Hetherington v Saskatchewan Liquor and Gaming Authority, 2020 SKQB 110
For the purposes of determining severance entitlement, a Saskatchewan Court found that an employee worked for the Government of Saskatchewan for a total of 28 years, despite voluntarily leaving her employment for 29 months during that time. The employee was awarded damages in lieu of a reasonable notice period of 17 months.
From 1987 until April 2005, the employee Hetherington worked in Saskatchewan’s public sector in various management capacities including the Saskatchewan WCB and the Saskatchewan Property Management Corporation. She left her employment with the government of Saskatchewan to take on a management position with the City of Lethbridge in Alberta for approximately 29 months, which ended when she returned to Saskatchewan after being hired by the Saskatchewan Liquor and Gaming Authority (“SLGA”).
Due to the government’s plan to privatize 40 SLGA liquor stores, 15 SLGA corporate positions were terminated, including Hetherington’s position. Hetherington’s last day was June 30, 2017. SLGA advised that her severance package would be based on her roughly 9 years of post-interruption service at SLGA. Hetherington commenced an action for wrongful dismissal and applied for summary judgment.
SLGA argued that SLGA was a Crown corporation, separate from Saskatchewan public service, and therefore when Hetherington commenced her employment with SLGA, she was actually starting to work for a different employer. The court, citing Larsen v. Saskatchewan Transportation Co., 1993 CanLII 9124 (SK CA), found that employment with one or more Crown corporations generally qualifies as employment for the Government of Saskatchewan. Therefore the court determined that Hetherington’s prior government service should be taken into account.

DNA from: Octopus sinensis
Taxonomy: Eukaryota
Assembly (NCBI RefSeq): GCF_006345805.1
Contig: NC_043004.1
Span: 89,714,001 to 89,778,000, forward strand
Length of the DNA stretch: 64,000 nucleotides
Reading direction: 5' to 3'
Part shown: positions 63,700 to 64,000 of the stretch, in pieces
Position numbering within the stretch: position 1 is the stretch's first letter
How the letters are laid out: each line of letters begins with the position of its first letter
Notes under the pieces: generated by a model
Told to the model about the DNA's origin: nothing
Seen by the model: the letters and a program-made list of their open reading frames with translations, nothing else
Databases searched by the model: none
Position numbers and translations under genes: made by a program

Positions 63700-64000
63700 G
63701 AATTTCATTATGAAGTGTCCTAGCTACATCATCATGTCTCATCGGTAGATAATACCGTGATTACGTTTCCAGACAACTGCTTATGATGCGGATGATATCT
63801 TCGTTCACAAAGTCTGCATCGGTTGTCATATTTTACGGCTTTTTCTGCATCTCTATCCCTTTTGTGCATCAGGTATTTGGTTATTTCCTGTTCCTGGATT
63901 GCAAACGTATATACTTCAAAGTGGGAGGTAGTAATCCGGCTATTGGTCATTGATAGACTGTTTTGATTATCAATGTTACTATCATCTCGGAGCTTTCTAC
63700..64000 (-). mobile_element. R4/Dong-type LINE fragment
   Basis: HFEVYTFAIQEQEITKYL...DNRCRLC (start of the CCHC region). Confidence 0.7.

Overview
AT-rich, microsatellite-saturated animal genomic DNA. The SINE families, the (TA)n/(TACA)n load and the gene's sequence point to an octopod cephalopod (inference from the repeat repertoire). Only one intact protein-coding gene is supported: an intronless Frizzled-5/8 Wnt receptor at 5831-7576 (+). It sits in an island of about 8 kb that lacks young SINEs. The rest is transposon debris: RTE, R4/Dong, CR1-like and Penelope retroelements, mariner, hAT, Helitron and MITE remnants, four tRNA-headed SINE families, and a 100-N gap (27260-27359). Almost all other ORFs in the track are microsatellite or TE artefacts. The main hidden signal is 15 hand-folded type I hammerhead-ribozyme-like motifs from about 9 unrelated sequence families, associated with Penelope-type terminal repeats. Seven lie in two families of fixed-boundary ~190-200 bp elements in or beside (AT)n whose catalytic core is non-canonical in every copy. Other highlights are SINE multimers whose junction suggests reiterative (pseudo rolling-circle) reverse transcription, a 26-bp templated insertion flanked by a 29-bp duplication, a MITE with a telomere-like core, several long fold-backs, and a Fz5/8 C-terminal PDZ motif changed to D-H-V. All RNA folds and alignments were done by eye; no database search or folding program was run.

With respect to the 29 month break when Hetherington worked in Alberta, the employment contract with SLGA was silent on whether Hetherington would be credited for her previous years of service. The court relied on the principle outlined in Beach v IKON Office Solutions Inc. (1999), 1999 CanLII 5522 (BC SC), where the court stated:
“Where there is no express term in the re-employment contract dealing with the issue, the question is whether the employer has effectively recognized continuity of service.”
The court in the case at hand summarized 11 principles that the courts have applied. After applying these principles, the court found that Hetherington was:
- not induced to return to her employment, but the SLGA hired her in large part due to her previous experience;
- hired at the maximum salary for that position;
- credited for previous service in terms of vacation leave (5 weeks), long-service recognition, and the pension plan. (A memo from HR was sent advising that Hetherington’s start date would be 1989 for various benefit calculations, and Hetherington received a letter from the Premier for 25 years of service); and
- absent for a relatively short amount of time compared to her total employment (29 months vs 28 years – 7.86% of the time)
Accordingly, the court determined that Hetherington’s entire government career should be counted towards her length of service in terms of calculating an appropriate notice period.
Hetherington was found to be employed by the same employer for 28 years despite the 29 month interruption in service as the SLGA/employer effectively treated her as a long-term employee, except when it came to paying her severance. After application of the Bardal factors, she was awarded 17 months’ notice.
Notes for Employers
When rehiring employees, the employment contract (or re-employment contract) should have explicit language regarding previous service and how it relates to notice of termination periods. Further, the employer should be mindful whether or not the re-hired employee is treated as a long-term employee or a new employee, after taking into account elements such as salary, vacation, benefits, and service awards among others.